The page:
As for flavor, the breast meat was quite dry. It wasn’t well-seasoned, but it possessed a clean chicken flavor and a texture consistent with cooked chicken breast. Adversely, the thigh meat was very soft with a slightly mushy, pasty texture and (again) very little seasoning. The skin, on the other hand, most closely resembled that of a roasted chicken. It was slightly crisp with a good amount of toothiness.
I was impressed by this bird’s short, simple list of ingredients. It definitely tasted like chicken, and its texture wasn’t as objectionable as the lowest ranking birds. But it didn’t quite have enough salt to be truly tasty when consumed on its own. That said, if you’re concerned about sodium intake or prefer less salty food overall, this bird definitely qualifies.
5. Sendik’s Food Market
8616 W. North Ave., (414) 456-9525
Weight: 2 lb ¾ oz
Ingredients: No ingredients were listed on the package, which simply stated: "Natural Amish, XL. All natural, no added hormones, no antibiotics, cage-free" However, I called the store and they shared that the chickens are seasoned with salt, dried onion, paprika, spices and citric acid.
The Sendik’s chicken came packaged in the standard plastic shell. Inside, the bird was lightly browned with no visible crispness on the skin. There was a small amount of liquid in the bottom of the container.
In terms of flavor, the breast meat was significantly less dry than the lower ranking birds with a good amount of flavor and a relatively pleasing texture. The thigh meat was moist and flavorful with exactly the texture you’d expect. The skin, on the other hand was quite salty with a relatively unpleasant flaccid and sticky texture.
Overall, this bird fared relatively well, with a good overall flavor throughout. Its texture was also better than some, with the exception of the skin, which I’d probably discard (sad trombone).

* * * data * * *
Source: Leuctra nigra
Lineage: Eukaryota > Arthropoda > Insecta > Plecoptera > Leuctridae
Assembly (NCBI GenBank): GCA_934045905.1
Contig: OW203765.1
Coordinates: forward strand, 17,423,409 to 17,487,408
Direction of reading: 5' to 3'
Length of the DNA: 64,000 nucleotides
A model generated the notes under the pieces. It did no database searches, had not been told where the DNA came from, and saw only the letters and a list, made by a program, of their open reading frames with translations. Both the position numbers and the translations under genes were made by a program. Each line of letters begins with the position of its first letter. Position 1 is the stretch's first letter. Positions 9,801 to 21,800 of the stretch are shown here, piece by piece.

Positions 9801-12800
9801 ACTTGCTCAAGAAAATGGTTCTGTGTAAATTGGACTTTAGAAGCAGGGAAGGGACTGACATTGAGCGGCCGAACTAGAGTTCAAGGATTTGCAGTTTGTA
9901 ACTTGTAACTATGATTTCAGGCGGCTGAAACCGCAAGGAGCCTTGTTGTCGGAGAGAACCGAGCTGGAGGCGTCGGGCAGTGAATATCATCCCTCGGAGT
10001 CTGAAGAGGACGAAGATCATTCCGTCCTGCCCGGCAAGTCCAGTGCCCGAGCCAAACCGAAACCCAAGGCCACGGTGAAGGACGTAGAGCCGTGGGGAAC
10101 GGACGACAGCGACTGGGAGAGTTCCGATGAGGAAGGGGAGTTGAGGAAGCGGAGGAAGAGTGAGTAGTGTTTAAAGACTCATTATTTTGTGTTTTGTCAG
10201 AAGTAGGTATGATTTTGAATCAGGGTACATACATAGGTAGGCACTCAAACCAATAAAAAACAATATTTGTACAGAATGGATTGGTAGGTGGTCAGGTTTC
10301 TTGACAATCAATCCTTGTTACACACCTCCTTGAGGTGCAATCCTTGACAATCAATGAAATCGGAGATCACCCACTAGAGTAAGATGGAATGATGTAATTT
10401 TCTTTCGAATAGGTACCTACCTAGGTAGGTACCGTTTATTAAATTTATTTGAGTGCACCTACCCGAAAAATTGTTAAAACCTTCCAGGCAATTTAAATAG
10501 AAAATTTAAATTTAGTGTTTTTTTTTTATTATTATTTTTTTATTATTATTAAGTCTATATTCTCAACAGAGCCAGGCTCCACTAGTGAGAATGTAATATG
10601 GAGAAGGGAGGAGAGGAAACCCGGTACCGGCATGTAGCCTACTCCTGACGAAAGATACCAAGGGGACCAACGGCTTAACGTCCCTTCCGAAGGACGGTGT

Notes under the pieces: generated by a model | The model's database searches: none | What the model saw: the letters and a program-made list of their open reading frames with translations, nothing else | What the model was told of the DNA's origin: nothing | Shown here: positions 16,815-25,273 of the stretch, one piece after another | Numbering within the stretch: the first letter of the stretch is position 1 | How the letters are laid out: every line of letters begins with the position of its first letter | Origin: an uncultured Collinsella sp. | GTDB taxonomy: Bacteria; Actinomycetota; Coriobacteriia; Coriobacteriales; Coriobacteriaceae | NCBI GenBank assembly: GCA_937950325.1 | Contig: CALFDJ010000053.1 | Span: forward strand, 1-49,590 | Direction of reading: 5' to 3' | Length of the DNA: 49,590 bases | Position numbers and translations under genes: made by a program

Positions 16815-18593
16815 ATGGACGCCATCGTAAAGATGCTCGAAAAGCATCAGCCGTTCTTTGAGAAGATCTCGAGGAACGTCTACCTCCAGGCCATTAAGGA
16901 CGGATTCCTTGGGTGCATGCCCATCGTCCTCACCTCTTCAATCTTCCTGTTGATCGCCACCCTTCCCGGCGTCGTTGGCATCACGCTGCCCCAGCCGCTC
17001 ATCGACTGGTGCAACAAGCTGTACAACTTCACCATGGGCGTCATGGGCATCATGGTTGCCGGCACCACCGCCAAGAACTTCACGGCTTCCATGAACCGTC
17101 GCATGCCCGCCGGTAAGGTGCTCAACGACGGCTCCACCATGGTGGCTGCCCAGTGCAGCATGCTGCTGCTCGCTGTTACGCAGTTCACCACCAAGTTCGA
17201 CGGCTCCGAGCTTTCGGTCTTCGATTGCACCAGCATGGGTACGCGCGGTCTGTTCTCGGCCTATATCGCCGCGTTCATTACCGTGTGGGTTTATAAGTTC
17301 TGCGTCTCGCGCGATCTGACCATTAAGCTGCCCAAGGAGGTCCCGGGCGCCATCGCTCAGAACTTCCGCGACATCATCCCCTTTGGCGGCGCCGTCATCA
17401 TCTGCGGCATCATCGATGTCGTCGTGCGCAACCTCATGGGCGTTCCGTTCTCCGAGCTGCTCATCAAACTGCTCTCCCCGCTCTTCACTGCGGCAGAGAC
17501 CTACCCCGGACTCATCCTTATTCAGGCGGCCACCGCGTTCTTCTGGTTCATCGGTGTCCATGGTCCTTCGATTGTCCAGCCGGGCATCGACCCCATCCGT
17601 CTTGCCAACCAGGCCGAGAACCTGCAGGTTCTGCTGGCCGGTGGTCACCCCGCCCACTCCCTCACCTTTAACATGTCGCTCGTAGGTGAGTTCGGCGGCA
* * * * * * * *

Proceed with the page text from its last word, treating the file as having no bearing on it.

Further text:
4. Whole Foods
11100 W. Burleigh St., (414) 808-3600
Weight: 2 lbs 7 5/8 oz
Ingredients: chicken, salt, pepper, canola oil
The Whole Foods chicken was packaged in plastic with a convenient cardboard carrier similar to that at Metro Market. The bird inside was evenly browned with visible seasonings that were well distributed over the exterior of the bird. There was a bit of juice in the bottom of the package, but not enough to be significant.
Like the bird from Outpost Natural Foods, the ingredient list on this bird was pleasantly short without any additives. In terms of flavor, the breast meat was quite dry, but nicely salted with a clean chicken flavor and a firm texture. Surprisingly, the thigh meat was also quite dry and a bit mealy; but again, it possessed a good amount of solid flavor. Meanwhile, the skin was sticky in terms of texture with a bit of crunch (and zip) from the liberal application of black pepper.
Overall, the flavor throughout the bird was solid. It very much tasted like a well-seasoned bird, and its texture was more pleasing than many of the other birds. In fact, it would have ranked significantly higher had it not been so disappointingly dry.
Note: For the purpose of the taste test, we chose the original/plain chicken. However, Whole Foods also offers organic rotisserie chickens for $9.99 and seasoned chickens in flavors including barbecue, Cajun and lemon.
3. Metcalfe’s Market
6700 W. State St., (414) 259-8560
Weight: 2 lb 1 oz
Ingredients: chicken (contains up to a 15 percent solution of water, salt, sodium phosphate, sugar and flavorings)
Again, this chicken was packaged in a standard plastic shell. Inside the chicken was attractive with lovely golden brown coloration. There was also a plethora of juices puddling in the container.
The bird's ingredient list suggests that it's been injected (or "enhanced") with a brine solution, which in all likelihood contributes to the meat's overall moisture and flavor.
As for that flavor, the breast meat was well seasoned and significantly less dry than some; but it did have a slightly pasty texture (it reminded me of the texture of chicken breast cooked a bit too long in a slow-cooker). The thigh meat had a good, solid texture with no objectionable mushiness and a nice, slightly salty chicken flavor. Meanwhile, the skin maintained a moderate level of seasoning; but it was somewhat chewy in terms of texture.